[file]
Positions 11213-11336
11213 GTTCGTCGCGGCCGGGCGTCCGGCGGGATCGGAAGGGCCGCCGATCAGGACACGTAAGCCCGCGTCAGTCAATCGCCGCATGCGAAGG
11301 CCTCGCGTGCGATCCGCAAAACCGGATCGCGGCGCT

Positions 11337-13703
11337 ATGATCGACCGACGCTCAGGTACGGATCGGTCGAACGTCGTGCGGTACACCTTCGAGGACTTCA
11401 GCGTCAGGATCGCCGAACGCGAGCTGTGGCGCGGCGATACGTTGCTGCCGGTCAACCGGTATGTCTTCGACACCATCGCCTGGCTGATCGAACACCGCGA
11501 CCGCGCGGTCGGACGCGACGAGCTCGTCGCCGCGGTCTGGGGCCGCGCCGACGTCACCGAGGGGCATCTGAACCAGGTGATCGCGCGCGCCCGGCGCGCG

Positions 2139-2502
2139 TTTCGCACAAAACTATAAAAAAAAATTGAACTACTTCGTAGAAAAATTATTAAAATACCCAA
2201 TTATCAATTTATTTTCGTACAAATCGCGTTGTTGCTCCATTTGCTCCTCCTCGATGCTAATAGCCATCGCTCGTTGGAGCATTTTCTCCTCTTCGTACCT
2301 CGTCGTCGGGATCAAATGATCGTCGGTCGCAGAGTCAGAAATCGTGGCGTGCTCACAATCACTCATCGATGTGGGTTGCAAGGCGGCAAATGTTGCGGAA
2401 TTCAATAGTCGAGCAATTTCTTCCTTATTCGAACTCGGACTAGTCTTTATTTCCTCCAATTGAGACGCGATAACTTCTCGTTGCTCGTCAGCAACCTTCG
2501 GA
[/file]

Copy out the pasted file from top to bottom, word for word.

Positions 11213-11336
11213 GTTCGTCGCGGCCGGGCGTCCGGCGGGATCGGAAGGGCCGCCGATCAGGACACGTAAGCCCGCGTCAGTCAATCGCCGCATGCGAAGG
11301 CCTCGCGTGCGATCCGCAAAACCGGATCGCGGCGCT

Positions 11337-13703
11337 ATGATCGACCGACGCTCAGGTACGGATCGGTCGAACGTCGTGCGGTACACCTTCGAGGACTTCA
11401 GCGTCAGGATCGCCGAACGCGAGCTGTGGCGCGGCGATACGTTGCTGCCGGTCAACCGGTATGTCTTCGACACCATCGCCTGGCTGATCGAACACCGCGA
11501 CCGCGCGGTCGGACGCGACGAGCTCGTCGCCGCGGTCTGGGGCCGCGCCGACGTCACCGAGGGGCATCTGAACCAGGTGATCGCGCGCGCCCGGCGCGCG

Positions 2139-2502
2139 TTTCGCACAAAACTATAAAAAAAAATTGAACTACTTCGTAGAAAAATTATTAAAATACCCAA
2201 TTATCAATTTATTTTCGTACAAATCGCGTTGTTGCTCCATTTGCTCCTCCTCGATGCTAATAGCCATCGCTCGTTGGAGCATTTTCTCCTCTTCGTACCT
2301 CGTCGTCGGGATCAAATGATCGTCGGTCGCAGAGTCAGAAATCGTGGCGTGCTCACAATCACTCATCGATGTGGGTTGCAAGGCGGCAAATGTTGCGGAA
2401 TTCAATAGTCGAGCAATTTCTTCCTTATTCGAACTCGGACTAGTCTTTATTTCCTCCAATTGAGACGCGATAACTTCTCGTTGCTCGTCAGCAACCTTCG
2501 GA